Ever wonder if a customs broker can kill two birds with one stone and seek indemnification from an importer client, while already appearing before the Court of International Trade in a penalties case? The answer is yes! This is the case even if the broker’s terms and conditions expressly provide that claims asserted against them related to their services will be handled in a specified court. On Sep. 29, CIT said it has jurisdiction to hear all cross-claims relating to the entries already under consideration in a trade case before it.
In the case at hand, CIT allowed a defendant to cross-claim against the other named defendant for indemnification in the same proceeding, even though the original contract between the two defendants contained a forum selection provision.
Majestic Mills was sued by Customs for nonpayment of duties and civil penalties after it falsely informed its broker, UPS Supply Chain Solutions, that it qualified for duty-free treatment under NAFTA. Customs named UPS and others as defendants, and all defendants settled except Majestic Mills. The trouble came when UPS filed a cross-claim in CIT against Majestic Mills for reimbursement of the duties and fees owed to Customs, breach of contract, fraud, and negligent misrepresentation.
Majestic Mills moved to dismiss the UPS cross-claim for lack of subject-matter jurisdiction because the contract between the two parties specifically laid out a provision that any causes of action arising from the contractual relationship would be limited to courts in Georgia.
What Majestic Mills didn’t anticipate was UPS claiming appropriate forum under 28 U.S.C. § 1583, which provides that CIT shall have exclusive jurisdiction over counterclaims, cross-claims, and third-party actions IF “(1) such claim or action involves the imported merchandise that is the subject matter [of the original civil action], or (2) such claim or action is to recover upon a bond or customs duties relating to such merchandise.”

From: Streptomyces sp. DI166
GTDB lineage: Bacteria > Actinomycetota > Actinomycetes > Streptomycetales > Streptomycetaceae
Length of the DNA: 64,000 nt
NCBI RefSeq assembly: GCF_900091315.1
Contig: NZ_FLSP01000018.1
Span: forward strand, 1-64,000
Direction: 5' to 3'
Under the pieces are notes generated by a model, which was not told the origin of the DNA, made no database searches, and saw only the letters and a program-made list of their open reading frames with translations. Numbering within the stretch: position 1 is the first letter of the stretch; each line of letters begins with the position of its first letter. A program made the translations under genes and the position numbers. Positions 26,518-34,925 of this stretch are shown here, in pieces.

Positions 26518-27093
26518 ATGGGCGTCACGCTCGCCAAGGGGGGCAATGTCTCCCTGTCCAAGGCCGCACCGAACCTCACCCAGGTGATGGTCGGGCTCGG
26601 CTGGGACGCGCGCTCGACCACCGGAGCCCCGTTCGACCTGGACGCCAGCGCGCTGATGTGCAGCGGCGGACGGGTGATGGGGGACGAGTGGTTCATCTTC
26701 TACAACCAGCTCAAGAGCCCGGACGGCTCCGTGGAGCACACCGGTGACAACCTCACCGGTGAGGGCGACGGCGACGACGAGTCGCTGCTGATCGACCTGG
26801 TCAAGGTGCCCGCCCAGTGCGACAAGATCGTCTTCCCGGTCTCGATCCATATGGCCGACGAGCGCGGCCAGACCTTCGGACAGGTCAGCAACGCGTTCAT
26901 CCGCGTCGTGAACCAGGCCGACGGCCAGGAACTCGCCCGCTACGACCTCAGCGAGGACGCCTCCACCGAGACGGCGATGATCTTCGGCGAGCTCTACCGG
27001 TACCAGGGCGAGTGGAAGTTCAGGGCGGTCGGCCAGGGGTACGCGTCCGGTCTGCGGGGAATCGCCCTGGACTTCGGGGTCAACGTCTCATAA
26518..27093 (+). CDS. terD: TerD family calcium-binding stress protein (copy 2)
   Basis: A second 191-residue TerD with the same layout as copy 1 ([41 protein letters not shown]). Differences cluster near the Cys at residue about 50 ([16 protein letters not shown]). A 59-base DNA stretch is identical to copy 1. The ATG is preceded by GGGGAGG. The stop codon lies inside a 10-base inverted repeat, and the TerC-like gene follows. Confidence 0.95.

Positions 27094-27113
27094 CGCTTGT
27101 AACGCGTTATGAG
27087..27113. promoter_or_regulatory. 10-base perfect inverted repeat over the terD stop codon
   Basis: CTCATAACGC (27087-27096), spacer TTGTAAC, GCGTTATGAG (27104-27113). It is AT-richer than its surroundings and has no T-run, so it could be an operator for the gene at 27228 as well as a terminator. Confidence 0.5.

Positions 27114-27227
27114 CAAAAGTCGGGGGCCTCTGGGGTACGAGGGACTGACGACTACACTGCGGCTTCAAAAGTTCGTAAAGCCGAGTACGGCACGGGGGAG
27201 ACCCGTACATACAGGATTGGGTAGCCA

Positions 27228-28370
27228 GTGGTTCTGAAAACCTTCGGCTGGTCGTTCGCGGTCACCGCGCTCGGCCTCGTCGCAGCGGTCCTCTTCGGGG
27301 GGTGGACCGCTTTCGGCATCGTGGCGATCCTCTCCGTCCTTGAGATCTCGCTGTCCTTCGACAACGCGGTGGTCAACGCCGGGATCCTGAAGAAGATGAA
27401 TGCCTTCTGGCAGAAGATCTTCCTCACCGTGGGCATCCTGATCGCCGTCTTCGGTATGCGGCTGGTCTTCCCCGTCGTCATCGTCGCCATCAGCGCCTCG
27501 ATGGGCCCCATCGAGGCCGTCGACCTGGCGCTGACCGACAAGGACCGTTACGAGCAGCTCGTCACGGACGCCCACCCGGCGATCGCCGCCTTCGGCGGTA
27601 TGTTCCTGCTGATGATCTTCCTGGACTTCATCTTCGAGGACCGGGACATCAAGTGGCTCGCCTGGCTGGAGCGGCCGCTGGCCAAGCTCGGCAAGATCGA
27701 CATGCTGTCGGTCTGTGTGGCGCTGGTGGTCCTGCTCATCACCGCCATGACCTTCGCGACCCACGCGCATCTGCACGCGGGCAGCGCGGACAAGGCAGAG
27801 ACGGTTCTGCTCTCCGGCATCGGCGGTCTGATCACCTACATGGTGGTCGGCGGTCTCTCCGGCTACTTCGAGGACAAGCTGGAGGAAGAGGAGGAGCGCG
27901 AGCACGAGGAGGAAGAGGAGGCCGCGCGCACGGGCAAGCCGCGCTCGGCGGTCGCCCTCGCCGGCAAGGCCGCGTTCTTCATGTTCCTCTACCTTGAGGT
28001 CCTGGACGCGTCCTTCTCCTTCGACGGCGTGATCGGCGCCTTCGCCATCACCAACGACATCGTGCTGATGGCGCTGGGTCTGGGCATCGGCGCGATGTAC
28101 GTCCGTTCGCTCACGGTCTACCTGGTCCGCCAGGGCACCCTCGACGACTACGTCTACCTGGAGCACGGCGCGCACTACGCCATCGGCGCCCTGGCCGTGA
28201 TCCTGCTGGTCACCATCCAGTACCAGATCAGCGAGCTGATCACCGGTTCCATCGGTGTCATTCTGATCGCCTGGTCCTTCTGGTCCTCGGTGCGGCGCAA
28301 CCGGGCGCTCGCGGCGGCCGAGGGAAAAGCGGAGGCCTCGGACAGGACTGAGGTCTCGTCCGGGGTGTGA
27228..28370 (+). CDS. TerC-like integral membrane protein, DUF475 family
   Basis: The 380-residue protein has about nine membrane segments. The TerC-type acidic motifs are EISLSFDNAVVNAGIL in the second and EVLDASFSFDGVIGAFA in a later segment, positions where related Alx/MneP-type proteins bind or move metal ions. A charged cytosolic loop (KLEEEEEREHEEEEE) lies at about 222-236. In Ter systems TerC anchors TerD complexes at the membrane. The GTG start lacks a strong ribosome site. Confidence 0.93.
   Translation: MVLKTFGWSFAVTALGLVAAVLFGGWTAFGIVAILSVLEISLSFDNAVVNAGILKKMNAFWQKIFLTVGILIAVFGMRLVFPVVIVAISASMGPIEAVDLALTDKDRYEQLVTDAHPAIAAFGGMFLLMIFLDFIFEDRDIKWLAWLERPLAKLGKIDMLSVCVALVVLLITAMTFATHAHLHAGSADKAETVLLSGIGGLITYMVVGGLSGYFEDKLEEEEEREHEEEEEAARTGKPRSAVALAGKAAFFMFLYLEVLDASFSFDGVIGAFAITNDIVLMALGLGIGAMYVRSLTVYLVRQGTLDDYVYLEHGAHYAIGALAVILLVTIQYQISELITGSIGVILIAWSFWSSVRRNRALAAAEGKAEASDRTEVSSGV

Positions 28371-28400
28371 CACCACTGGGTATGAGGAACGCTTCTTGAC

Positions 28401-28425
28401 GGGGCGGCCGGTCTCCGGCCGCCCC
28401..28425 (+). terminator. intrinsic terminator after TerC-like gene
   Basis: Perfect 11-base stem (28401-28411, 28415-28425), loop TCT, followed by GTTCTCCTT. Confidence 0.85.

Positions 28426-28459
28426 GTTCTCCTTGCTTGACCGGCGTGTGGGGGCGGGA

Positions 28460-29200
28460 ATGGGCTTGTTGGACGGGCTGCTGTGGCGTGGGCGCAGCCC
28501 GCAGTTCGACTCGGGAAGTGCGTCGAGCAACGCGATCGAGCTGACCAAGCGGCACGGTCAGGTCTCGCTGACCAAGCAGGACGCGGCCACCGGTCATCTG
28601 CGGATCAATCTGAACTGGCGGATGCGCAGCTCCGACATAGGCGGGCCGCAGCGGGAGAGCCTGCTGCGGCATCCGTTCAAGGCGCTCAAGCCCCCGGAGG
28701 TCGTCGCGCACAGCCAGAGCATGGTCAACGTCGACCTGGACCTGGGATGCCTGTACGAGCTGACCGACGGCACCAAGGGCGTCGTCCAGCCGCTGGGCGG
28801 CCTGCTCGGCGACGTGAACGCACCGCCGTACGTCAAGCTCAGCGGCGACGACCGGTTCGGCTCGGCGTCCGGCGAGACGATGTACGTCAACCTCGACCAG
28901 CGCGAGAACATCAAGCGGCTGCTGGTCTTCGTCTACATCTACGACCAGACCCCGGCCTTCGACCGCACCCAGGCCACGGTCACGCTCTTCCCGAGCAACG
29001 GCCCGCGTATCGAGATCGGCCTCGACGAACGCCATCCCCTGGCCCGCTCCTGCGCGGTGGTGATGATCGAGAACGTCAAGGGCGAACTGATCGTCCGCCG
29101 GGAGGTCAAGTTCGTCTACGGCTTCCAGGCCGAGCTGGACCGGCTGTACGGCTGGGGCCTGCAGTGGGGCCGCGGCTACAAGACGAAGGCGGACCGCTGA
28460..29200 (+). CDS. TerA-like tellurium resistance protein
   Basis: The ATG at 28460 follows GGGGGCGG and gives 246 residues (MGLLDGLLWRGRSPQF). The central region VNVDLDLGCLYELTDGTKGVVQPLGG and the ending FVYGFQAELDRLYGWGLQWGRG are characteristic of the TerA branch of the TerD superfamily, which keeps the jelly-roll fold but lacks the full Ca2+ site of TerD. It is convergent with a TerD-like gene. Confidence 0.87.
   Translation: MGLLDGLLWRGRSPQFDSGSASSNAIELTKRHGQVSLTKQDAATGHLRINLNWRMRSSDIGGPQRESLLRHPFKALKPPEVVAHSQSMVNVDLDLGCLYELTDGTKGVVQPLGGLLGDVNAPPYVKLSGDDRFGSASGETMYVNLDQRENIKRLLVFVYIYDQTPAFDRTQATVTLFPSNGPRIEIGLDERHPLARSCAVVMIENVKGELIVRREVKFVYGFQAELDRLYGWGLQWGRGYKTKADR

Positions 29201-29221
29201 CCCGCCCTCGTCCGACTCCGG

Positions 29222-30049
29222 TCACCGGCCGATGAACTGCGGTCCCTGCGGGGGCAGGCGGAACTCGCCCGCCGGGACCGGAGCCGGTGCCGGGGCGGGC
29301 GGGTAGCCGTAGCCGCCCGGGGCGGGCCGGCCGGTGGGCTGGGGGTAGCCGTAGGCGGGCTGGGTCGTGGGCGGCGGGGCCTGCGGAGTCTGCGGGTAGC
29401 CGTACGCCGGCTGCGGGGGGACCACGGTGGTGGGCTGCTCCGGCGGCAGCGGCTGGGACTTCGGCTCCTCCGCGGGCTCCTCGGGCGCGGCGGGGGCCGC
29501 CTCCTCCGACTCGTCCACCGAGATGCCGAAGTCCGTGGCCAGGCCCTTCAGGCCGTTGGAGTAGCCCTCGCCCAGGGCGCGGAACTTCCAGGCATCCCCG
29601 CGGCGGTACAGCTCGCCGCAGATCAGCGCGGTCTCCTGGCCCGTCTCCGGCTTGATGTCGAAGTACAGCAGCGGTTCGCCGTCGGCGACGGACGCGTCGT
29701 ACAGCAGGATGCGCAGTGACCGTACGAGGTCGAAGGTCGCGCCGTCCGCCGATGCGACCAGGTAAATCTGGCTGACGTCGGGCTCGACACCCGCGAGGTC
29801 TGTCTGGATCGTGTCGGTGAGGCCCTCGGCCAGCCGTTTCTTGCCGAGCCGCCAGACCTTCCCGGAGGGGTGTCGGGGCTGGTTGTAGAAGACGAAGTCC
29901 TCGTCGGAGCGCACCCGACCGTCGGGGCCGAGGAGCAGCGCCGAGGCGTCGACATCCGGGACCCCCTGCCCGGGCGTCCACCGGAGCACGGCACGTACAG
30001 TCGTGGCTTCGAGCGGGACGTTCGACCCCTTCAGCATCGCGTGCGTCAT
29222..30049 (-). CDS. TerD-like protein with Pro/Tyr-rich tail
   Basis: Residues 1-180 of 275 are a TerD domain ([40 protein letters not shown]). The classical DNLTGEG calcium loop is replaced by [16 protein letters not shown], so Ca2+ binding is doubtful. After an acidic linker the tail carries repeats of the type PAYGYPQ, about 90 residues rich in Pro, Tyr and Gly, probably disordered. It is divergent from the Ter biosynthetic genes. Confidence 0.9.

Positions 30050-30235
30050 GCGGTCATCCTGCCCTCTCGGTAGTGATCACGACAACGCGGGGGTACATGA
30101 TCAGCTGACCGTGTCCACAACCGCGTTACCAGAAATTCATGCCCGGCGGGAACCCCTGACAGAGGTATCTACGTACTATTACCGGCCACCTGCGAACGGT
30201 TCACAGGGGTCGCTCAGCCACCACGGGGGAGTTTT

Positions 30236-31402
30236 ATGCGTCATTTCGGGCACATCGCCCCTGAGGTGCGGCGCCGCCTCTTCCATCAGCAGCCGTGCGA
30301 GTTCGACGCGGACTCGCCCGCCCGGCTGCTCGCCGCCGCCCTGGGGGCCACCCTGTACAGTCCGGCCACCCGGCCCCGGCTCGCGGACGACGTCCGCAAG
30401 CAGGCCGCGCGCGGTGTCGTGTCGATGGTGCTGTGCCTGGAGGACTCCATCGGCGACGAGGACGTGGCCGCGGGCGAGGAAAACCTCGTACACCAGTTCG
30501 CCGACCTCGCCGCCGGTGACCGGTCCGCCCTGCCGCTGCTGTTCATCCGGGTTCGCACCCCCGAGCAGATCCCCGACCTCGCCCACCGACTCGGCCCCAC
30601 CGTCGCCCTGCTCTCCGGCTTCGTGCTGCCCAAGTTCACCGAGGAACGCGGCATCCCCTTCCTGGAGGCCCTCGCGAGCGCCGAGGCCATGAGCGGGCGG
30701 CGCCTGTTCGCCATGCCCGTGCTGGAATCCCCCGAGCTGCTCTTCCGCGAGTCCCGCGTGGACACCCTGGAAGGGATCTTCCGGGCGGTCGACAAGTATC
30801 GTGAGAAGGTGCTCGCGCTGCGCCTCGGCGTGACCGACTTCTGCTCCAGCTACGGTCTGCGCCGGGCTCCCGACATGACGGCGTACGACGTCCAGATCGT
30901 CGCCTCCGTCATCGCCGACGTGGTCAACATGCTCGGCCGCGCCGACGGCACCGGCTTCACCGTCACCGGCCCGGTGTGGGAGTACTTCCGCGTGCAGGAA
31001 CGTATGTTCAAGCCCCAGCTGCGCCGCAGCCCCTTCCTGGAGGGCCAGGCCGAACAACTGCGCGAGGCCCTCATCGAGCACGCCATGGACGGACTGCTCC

CIT subsequently dismissed UPS’s breach of contract, fraud, and misrepresentation claims because those actions were time-barred, applying Georgia law. However, CIT granted proper forum for UPS’s reimbursement claim. The court reasoned that because the cross-claim only involved reimbursement for the duties it had to pay only for the imported merchandise that was the subject of the original suit, both elements of § 1583 were met.
Had UPS not been a party to the original suit, the forum selection provision of their contract with Majestic Mills would have ruled, but that was not the case.
This holding serves as a lesson to the trade community that CIT will construe § 1583 broadly in the interest of judicial expediency and justice. It also means that CIT does not give deference to the contract between the parties when it comes to its jurisdictional reach. Going forward, it would behoove traders and brokers to maintain open lines of communication and civility because actions brought by Customs in CIT could easily turn into actions against trade partners and intermediaries.
CIT just made it less expensive and more convenient for scorned brokers to go after importers by allowing a single court to hear all the issues, when the issues involve the merchandise originally in question and relate to recovering upon the bond or applicable customs duties.
United States v. UPS Supply Chain Sols., Inc., 16-00010, 2017 WL 4338376 (Ct. Int’l Trade Sept. 29, 2017).